Steamboat Springs The Steamboat Springs Airport may have found a financially viable way to utilize its 16,000-square-foot terminal, which has gone largely unused since commercial air service left the airport seven years ago.
Smartwool is in negotiations with the city to lease about 70 percent of the terminal, Assistant City Manager Wendy DuBord said this week. If the lease is finalized, the sock manufacturing company would move its headquarters from its current location along U.S. Highway 40 west of Steamboat to the airport.
"It's a win-win situation. A local company uses a local facility. It's an incredible, positive use for the airport terminal building," DuBord said.
Smartwool Executive Vice President Chip Coe was out of town last week and no one else with the company would discuss the potential lease. But airport Manager Matt Grow said Smartwool came to the city six months ago with the idea of relocating its headquarters to the terminal. The company that markets fine outdoor socks, long underwear and gloves has been in Steamboat since the company began in 1995.
With annual sales of more than $10 million, Smartwool, whose products combines Australian Merino wool and the company's itch-proof and shrink-proof process, is a rapidly growing company.
The prospect of a tenant could end the city's seven-year quest to fill the terminal after commercial service providers stopped flying into the Steamboat airport in 1995, shortly after construction of the terminal was completed.
Leasing the property could ease the $2.8 million debt the city took out in 1992 to build the terminal and the $100,000 subsidy the city pays every year to fund airport operations.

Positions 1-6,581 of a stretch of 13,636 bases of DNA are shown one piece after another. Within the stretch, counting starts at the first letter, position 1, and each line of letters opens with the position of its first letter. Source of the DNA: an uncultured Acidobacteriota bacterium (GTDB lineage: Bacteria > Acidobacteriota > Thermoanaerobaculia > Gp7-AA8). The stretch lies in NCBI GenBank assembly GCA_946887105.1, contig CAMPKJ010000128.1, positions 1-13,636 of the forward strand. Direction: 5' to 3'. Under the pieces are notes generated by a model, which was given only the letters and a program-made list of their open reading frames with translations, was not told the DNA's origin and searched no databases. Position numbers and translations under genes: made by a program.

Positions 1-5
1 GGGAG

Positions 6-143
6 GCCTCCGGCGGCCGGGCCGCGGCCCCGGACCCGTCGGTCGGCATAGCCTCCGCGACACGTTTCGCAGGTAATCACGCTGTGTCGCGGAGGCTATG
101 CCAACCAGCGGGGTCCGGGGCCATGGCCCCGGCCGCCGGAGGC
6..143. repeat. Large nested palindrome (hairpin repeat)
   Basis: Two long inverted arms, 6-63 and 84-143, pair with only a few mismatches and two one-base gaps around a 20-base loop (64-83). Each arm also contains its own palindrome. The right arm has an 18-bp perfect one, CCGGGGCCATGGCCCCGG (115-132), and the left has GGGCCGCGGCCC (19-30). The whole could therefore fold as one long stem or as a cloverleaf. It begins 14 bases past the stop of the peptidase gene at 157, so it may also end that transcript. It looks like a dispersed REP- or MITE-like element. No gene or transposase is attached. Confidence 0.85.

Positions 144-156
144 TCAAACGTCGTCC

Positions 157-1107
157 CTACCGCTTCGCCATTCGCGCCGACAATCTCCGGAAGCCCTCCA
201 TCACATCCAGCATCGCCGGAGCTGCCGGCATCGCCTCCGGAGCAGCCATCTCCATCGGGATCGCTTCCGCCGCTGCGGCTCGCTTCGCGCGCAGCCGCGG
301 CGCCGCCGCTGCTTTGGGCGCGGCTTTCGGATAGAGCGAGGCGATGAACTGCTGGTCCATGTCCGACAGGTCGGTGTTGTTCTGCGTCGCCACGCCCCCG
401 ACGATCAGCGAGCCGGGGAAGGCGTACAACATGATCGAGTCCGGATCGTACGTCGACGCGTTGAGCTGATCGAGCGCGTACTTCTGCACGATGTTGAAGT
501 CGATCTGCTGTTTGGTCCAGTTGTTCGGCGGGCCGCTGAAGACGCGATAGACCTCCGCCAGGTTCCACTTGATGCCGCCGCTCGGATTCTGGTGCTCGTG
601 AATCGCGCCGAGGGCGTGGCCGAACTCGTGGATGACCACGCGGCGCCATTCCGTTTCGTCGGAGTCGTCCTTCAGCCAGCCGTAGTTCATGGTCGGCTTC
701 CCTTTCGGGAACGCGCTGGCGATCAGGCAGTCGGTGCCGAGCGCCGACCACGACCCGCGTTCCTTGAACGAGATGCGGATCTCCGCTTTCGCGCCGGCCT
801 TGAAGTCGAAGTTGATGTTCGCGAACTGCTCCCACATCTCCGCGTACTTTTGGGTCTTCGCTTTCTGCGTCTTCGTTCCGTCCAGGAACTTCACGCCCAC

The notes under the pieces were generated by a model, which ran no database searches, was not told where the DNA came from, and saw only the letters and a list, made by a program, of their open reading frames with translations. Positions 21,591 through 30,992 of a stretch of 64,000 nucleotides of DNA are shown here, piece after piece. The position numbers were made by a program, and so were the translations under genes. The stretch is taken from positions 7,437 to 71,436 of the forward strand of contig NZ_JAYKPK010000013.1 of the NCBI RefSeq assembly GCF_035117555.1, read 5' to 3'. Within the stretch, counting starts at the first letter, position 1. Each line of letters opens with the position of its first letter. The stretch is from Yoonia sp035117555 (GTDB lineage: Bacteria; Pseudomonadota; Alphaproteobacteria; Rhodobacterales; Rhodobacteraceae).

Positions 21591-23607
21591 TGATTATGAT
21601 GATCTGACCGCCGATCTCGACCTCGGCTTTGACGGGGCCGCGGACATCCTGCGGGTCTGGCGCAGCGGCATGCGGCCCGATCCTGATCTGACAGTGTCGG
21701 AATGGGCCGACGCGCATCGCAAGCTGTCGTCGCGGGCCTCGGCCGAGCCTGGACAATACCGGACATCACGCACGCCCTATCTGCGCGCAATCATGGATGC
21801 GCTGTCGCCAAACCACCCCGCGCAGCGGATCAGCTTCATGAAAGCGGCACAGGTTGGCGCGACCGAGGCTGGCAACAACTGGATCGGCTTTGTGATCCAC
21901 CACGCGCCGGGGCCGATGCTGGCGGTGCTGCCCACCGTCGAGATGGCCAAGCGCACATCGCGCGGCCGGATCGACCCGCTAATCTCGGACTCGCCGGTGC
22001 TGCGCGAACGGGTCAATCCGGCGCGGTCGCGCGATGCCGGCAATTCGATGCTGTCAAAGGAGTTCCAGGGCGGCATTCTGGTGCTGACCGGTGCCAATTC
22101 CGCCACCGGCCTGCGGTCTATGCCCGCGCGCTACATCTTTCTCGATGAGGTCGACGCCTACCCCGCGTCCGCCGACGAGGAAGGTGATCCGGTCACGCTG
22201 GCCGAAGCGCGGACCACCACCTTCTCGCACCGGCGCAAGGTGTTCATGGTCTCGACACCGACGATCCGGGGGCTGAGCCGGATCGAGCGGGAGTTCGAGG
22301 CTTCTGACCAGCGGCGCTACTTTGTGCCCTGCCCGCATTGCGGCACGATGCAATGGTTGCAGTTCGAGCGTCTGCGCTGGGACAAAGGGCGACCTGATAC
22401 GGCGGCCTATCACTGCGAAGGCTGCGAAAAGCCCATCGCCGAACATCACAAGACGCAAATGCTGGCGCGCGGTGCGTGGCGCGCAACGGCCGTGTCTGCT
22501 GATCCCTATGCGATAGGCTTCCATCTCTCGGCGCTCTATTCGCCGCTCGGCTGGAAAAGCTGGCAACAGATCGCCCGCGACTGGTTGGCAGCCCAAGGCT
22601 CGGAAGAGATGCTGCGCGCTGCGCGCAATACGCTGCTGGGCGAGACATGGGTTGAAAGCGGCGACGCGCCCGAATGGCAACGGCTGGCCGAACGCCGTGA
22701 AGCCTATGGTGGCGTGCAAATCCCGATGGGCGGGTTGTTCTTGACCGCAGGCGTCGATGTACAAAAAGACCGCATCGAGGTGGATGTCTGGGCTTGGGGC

After not having any success finding commercial flights or other aviation uses to come into the airport, the city put out a request for proposal and advertised locally in 2000 for alternative uses for the unused terminal.
Even without the request for proposals, Grow said it was well known that the terminal sat empty and the city was looking for tenants. DuBord said the city received proposals from a restaurant, business consultants, and hangar developers, but Smartwool was the first business with a feasible proposition to lease the space.
"There were no business developments really trying to find a use around the unused space," DuBord said. "No one had a use for it that would not conflict with the general aviation until Smartwool."
Because Smartwool is planning to use the terminal as an office headquarters only, Grow said the company would not be using the runways or hangers. With Smartwool's warehouse in Tennessee and manufacturing plant in a southeastern U.S. state, no shipping or retail would be done at the terminal, Grow said.
With leasing negotiations under way, Grow said he sought the authorization of the Federal Aviation Administration.
"Once Smartwool made the proposition to come in and rent a large portion of (the terminal), I went to the FAA and said Steamboat has been looking for aviation uses for eight years and couldn't get any into the terminal." Grow said. "I'm glad to have the FFA support in converting the terminal into office space."
Bringing a commercial use into the terminal would not stop the use of the general aviation airport, DuBord said.
Under current negations, Grow said, Smartwool is looking to use around 11,500 square feet of space, which would leave 4,500 square feet to house the city-owned fixed based operator fuel center, the airport manager and the air patrol. The lease rate, Grow said, is comparable to current lease rates throughout the area.
Before Smartwool can move into the terminal, the airport will have to go before the planning commission for a zoning change from industrial to commercial. That request is scheduled for the May 9 meeting.
The use change request will come just months after the City Council approved a plan that allowed Dunn Properties to build 11 hangars on 30 city-owned acres at the airport. City officials predict the new hangars would bring in $60,000 a year more in revenue through lease agreements and fuel sales from the city-owned fuel center.
Before Smartwool could move into the terminal, the City Council would also have to approve a lease agreement, which would decide if the city or lessee would remodel the interior of the terminal for the conversion into business offices.
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